In this Feb. 5, 2020, file photo, Democratic presidential candidate and entrepreneur Andrew Yang speaks during the New Hampshire Youth Climate and Clean Energy Town Hall, in Concord, N.H. (AP Photo/Mary Altaffer, File)
August 13, 2020
At long last, the Democrats are set to gather for a week-long virtual convention that promises to be a shadow of its former self, as former VP Joe Biden formally accepts the party nomination. As is always the case, the nights and hours preceding the nominee's speech will feature a who's who of party bigwigs: Barack Obama. Hillary Clinton. Nancy Pelosi.
Of course, it won't be held in the 17,000-capacity Fiserv Forum in Milwaukee, Wisconsin; instead, the proceedings will look more like what the New York Times calls "a star-studded Zoom call." But even a quick glance at the four-night speakers reveals one glaring absence that DNC officials must correct if their "event" is to hold grassroots legitimacy: Andrew Yang.
Yang shot to prominence on the 2020 campaign trail with his eloquent descriptions of workforce displacement, the challenges of an increasingly digital age, and being the only candidate who crowd-surfed and danced the Cupid Shuffle. But his once-niche signature policy of Universal Basic Income quickly gained in mainstream acceptance, and as the country descended into a once-in-a-generation pandemic, the idea of direct payments became a political necessity for even the biggest party-insiders in Washington… of both parties.
In short, few have changed the national conversation quite like Andrew Yang. And the DNC is doing its voters a huge disservice by not including him in the ranks of expected speakers at the convention.
Don't get me wrong — the party is right to spotlight particular voices in an effort to unify disparate voting concerns; progressives like Vermont Senator Bernie Sanders and Rep. Alexandria Ocasio-Cortez will surely be must-watch speakers early in the week. And newly-announced VP pick Kamala Harris and Senator Cory Booker, who moved the needle on justice in policing and have publicly prosecuted the case against Donald Trump as well as anyone else, are deserving of convention placement, too.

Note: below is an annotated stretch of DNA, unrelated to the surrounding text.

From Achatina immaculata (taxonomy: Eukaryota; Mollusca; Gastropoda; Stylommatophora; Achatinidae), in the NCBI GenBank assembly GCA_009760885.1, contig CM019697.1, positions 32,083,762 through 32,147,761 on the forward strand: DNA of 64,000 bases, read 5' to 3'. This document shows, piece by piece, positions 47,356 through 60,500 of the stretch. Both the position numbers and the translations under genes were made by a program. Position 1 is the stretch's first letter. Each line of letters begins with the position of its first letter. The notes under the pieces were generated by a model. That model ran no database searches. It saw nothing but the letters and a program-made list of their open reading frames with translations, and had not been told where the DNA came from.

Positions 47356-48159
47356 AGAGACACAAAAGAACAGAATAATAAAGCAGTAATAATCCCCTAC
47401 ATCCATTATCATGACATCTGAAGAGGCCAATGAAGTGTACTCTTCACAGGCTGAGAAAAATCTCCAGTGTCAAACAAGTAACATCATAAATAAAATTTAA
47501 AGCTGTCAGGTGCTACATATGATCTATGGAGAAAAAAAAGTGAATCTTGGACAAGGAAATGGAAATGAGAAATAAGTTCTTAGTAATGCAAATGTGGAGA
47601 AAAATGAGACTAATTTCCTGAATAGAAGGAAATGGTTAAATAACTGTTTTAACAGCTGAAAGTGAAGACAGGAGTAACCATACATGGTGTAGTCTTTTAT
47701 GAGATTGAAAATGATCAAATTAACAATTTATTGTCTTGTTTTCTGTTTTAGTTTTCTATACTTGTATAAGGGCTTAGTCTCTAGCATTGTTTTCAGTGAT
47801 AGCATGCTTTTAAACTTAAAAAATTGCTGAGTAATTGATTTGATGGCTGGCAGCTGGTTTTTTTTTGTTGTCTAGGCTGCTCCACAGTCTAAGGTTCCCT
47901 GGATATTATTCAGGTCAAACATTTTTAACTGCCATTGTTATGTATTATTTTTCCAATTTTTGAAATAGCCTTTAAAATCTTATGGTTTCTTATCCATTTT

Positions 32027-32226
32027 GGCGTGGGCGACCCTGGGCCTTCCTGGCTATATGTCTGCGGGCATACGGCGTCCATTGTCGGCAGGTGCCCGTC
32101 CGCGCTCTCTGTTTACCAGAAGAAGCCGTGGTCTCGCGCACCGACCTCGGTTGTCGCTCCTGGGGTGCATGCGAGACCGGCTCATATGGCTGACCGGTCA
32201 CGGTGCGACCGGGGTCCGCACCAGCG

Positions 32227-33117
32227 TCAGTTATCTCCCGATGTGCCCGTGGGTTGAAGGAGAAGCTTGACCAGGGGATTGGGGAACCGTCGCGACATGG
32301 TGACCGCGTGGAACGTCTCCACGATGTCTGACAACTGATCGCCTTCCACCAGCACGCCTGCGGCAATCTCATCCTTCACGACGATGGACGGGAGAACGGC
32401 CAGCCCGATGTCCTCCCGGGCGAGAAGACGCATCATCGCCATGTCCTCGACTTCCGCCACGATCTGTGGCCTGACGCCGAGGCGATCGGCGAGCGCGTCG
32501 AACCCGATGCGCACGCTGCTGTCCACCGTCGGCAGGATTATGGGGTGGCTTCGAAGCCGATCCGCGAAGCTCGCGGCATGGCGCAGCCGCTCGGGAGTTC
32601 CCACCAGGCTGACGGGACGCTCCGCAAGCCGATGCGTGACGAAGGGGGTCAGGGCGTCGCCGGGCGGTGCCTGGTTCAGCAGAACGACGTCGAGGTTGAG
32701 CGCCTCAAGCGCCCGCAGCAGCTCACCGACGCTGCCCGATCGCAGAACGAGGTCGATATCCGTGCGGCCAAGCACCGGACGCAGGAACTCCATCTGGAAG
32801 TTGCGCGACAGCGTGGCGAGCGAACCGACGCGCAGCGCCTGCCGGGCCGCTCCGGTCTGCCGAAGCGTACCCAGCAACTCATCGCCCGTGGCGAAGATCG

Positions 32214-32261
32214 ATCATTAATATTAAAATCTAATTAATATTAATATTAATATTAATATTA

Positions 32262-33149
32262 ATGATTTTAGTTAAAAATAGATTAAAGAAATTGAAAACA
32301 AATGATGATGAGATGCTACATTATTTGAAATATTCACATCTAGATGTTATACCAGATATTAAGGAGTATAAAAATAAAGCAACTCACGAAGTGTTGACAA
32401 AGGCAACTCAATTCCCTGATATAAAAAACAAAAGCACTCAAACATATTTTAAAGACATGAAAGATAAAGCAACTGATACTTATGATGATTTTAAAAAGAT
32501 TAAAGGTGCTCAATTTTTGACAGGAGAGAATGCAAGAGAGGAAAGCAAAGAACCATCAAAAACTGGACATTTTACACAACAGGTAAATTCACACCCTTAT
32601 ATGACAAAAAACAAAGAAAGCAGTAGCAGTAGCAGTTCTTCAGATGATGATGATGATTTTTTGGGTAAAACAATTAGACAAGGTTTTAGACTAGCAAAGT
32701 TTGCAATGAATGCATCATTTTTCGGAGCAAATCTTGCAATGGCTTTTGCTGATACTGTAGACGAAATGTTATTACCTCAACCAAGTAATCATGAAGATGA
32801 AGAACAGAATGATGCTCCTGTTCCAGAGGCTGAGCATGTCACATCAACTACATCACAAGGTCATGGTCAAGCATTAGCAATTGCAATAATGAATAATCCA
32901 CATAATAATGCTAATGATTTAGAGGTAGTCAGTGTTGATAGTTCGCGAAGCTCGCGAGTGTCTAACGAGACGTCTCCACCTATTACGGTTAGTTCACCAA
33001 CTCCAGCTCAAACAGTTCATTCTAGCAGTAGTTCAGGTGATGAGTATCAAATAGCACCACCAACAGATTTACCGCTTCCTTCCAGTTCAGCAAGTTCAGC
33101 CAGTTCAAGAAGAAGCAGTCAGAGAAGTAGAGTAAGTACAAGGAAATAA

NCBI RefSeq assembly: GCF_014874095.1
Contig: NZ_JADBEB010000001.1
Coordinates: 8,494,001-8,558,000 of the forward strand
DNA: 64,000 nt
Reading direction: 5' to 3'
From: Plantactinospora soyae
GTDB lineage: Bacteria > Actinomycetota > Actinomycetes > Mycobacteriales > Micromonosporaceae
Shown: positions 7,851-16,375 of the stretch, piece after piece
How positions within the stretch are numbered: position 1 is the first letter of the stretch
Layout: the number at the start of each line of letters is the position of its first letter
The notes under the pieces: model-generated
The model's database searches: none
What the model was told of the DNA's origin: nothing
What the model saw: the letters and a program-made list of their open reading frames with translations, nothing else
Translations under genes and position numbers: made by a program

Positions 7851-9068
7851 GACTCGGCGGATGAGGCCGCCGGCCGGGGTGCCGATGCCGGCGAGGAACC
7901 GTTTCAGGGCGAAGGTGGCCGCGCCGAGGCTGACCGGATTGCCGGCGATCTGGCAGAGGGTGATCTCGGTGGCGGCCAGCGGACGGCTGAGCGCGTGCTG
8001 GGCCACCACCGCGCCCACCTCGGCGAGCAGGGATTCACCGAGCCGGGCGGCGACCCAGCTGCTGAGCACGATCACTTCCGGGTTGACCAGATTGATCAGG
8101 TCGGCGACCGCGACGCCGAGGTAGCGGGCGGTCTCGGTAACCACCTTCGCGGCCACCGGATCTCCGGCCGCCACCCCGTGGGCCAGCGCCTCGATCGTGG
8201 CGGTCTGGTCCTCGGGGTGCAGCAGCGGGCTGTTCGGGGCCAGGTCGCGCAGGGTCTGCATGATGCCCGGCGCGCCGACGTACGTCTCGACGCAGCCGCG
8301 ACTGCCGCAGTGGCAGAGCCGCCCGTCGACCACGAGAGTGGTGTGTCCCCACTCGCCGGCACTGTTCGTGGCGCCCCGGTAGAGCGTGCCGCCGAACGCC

But ignoring Yang's contributions to the Democratic cause — not to mention his rockstar-esque appeal to disaffected and young voters across this country — shows that the DNC remains out-of-touch with the forward-thinking approach that endeared Yang to the public in the first place. No candidate has done a better job elucidating the workforce challenges that contributed to the rise of Trump to begin with (especially in the heartland) and his thinking on topics such as artificial intelligence and job automation should become staples of the official Democratic Party platform.
And there's a very real representation and inclusivity component to this as well; Rep. Ted Lieu, one of the most visible Democrats on Capitol Hill, called out the DNC directly today, writing on Twitter: "Dear @DNC : Asian Americans are the fastest increasing group in America, including in multiple swing states. The gross underrepresentation of Asian American speakers in the four days of the DNC Convention is tone deaf and a slap in the face." If the Democratic Party is serious about defining itself as in-step with an increasingly diverse electorate, ignoring Andrew Yang is a gross misjudgment.
But being shunned by the DNC and powers-that-be is nothing new for Yang. He and I spoke in the spin room following the September 2019 debate in Houston, Texas, the third consecutive outing where Yang got the least amount of on-stage speaking time. He shrugged off any concerns.
"I've started to just gauge how optimally impactful the time I get is," Yang told me. "And as long as I'm making an impact with the time I get, then I'm doing great."
"We raised over a million dollars in the hours immediately afterwards [the last debate]," he added.
And that's the magic of Yang's influence: he doesn't need a lot of time to convey extremely persuasive points. The DNC would be smart to reconsider its convention lineup, and even give Yang the shortest speaking slot available; because to Yang, it doesn't matter how little time he's given. As he told me in Houston last Fall, "Americans can tell when someone is calling out the real problems and solutions, and I can do that in whatever time I'm given."
The opinions expressed by the author do not necessarily reflect the ideas and opinions of Cheddar and Altice USA.